Having an abusive boss not only causes problems at work but can lead to strained relationships at home, according to a Baylor University study published online in the journal, Personnel Psychology. The study found that stress and tension caused by an abusive boss have an impact on the employee's partner, which affects the marital relationship and subsequently the employee's entire family.
The study also found that more children at home meant greater family satisfaction for the employee, and the longer the partner's relationship, the less impact the abusive boss had on the family.
"These findings have important implications for organizations and their managers," said Dr. Dawn Carlson, BBA '89, MBA '91, study author, professor of management and H. R. Gibson Chair of Organizational Development at Baylor's Hankamer School of Business. "The evidence highlights the need for organizations to send an unequivocal message to those in supervisory positions that these hostile and harmful behaviors will not be tolerated."
A supervisor's abuse may include tantrums, rudeness, public criticism and inconsiderate action.
"It may be that as supervisor abuse heightens tension in the relationship, the employee is less motivated or able to engage in positive interactions with the partner and other family members," said Dr. Merideth Ferguson, study co-author and assistant professor of management and entrepreneurship at Baylor.
Organizations should encourage subordinates to seek support through their organization's employee assistance program or other resources (e.g., counseling, stress management) so that the employee can identify tactics or mechanisms for buffering the effect of abuse on the family, according to the study, which included 280 full-time employees and their partners.
"Employers must take steps to prevent or stop the abuse and also to provide opportunities for subordinates to effectively manage the fallout of abuse and keep it from affecting their families. Abusive supervision is a workplace reality, and this research expands our understanding of how this stressor plays out in the employee's life beyond the workplace," Carlson said.
The research was conducted with support from the Texas A&M Mays Business School Mini-Grant Program. Other co-authors of the study are Dr. Pamela L. Perrewe of Florida State University and Dr. Dwayne Whitten of Texas A&M University.
An interdisciplinary team of Baylor University faculty, hosted and guided by the Baylor School of Social Work, has received a one-year grant of $350,000 to fund the second phase of the Military Family Coping Project, a collaborative research effort to study pre-deployment stress among soldiers, their spouses and parents.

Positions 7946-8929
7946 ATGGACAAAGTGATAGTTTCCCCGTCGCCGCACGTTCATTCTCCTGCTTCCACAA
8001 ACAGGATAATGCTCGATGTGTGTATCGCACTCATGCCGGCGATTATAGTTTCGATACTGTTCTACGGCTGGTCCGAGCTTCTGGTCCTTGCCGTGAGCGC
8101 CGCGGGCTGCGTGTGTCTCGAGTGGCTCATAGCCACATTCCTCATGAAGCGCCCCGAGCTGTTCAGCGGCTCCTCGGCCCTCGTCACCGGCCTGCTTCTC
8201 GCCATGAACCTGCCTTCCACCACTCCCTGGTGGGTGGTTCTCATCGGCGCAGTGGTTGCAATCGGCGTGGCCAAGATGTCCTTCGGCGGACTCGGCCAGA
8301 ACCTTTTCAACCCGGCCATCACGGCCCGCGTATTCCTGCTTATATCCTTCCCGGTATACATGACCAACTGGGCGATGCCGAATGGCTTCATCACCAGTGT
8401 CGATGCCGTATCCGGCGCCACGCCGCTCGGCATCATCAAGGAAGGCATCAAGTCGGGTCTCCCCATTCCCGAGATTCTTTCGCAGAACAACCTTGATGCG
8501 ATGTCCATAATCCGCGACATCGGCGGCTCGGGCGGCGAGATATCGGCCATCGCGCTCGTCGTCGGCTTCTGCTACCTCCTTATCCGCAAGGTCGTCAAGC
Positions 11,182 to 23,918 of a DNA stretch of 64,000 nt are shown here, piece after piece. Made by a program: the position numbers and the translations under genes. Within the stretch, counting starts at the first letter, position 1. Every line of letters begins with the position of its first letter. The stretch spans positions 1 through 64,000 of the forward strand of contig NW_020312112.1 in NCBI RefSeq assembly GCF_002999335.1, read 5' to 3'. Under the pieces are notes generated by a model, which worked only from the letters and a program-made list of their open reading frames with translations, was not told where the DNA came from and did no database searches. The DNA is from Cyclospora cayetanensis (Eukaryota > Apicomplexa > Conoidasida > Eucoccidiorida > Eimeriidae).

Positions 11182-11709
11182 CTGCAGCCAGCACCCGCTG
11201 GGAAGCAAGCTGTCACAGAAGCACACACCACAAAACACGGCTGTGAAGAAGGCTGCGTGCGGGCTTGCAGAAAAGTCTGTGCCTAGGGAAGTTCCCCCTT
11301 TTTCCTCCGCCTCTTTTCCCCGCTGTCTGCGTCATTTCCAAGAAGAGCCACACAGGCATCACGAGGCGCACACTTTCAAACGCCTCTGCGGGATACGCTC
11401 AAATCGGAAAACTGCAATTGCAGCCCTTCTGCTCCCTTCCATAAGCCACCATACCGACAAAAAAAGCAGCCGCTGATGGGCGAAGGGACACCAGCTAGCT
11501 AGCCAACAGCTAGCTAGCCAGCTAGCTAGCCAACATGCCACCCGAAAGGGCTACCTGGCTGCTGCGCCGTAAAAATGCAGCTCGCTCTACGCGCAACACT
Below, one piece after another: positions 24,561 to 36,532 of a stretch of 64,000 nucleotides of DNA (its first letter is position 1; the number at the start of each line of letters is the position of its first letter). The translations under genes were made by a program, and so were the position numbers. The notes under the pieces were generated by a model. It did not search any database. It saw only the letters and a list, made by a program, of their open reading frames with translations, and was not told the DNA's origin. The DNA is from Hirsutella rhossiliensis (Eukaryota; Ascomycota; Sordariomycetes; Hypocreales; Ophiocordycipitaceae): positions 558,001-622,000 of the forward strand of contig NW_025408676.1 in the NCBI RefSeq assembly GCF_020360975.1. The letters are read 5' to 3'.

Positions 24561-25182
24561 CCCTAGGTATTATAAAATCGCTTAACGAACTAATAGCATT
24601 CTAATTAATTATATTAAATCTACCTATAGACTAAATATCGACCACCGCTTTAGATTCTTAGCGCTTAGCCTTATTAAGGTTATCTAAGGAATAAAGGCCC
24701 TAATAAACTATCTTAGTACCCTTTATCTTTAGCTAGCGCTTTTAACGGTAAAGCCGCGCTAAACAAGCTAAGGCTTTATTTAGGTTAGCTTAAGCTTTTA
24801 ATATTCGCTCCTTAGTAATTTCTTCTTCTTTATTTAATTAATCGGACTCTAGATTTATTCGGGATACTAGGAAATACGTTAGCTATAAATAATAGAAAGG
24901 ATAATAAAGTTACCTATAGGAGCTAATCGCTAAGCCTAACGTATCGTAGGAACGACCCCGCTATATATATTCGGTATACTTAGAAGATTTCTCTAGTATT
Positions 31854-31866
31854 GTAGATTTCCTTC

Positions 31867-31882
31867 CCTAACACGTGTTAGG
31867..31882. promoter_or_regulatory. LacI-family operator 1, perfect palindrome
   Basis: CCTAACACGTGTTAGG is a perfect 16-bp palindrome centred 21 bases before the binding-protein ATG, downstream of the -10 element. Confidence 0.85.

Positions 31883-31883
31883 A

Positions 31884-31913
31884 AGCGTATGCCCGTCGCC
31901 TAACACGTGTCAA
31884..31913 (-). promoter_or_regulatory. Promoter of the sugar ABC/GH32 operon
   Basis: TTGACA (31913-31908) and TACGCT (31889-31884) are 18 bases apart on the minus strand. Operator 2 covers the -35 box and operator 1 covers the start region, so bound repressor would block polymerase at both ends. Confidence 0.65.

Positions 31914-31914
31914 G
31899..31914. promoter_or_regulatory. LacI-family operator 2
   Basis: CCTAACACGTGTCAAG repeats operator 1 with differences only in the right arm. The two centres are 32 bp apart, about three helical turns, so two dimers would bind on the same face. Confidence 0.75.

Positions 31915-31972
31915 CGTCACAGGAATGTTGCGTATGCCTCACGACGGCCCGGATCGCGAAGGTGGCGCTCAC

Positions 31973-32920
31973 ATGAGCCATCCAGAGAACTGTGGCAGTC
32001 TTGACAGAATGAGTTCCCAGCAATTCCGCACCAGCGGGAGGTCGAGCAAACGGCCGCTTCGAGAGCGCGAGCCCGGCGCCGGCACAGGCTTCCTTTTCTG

The research is supported by the Telemedicine and Advanced Technology Research Center at the U.S. Army Medical Research and Materiel Command. Principal investigator Dr. James W. Ellor, professor of social work at Baylor, said, "With this funding, we are able to continue the research on this significant subject, which will help us to understand the impact of deployment preparation on soldiers and their family members."
Baylor University, along with three other universities, received a $2.4 million grant from the Kern Family foundation to develop innovative ways to educate engineers in entrepreneurship, teaching students how to apply the entrepreneurial spirit within existing companies. Dr. Greg Leman, Baylor's director of University Entrepreneurial Initiatives and the Curtis Hankamer Chair of Entrepreneurship, said, "It will provide students with learning opportunities to help them develop soft skills and professional attributes necessary for career success."
Smartphone apps that deliver everything from sacred Christmas music to reminders to attend worship to Scriptures for meditation can be potent tools for spiritual growth, but such technology also has potential to diminish worship and fellowship with other believers, says a Baylor University associate professor of philosophy.
Dr. Douglas Henry, who teaches in Baylor's Honors College, addressed the issue in "Curiosity and Smartphones," an article in Christian Reflection, a quarterly publication of The Center for Christian Ethics at Baylor.
Henry has the BibleReader app on his phone and uses it to read the King James Version of the Bible, the English Standard Version and the Latin Vulgate. He also has the Universalis app, with prayers and meditations for various times of the day and special religious seasons such as Advent, and he acknowledges that iPads, netbooks and smartphones can be put to good spiritual use.
"Especially when traveling, I use my iPad to search, read and study Scripture... It gives me pictures of nature and works of art that...inspire my contemplative gratitude to God," he wrote. But "living in a world of perpetual mobile connectivity can be spiritually distracting, and even deforming, for those who succumb to its inducements... Whatever technology's wizardry does for us, it cannot fundamentally alter our heart's desire to love God and to love others in God."
There's the temptation to love technology too much, Henry said.
"We can be the quickest on the draw to find the latest bit of gossip or news -- but there is also an impatience we're cultivating, a desire to get instant answers and solutions. Christians are called to be pilgrims, a people who walk patiently in faith toward an end that God prepares for us."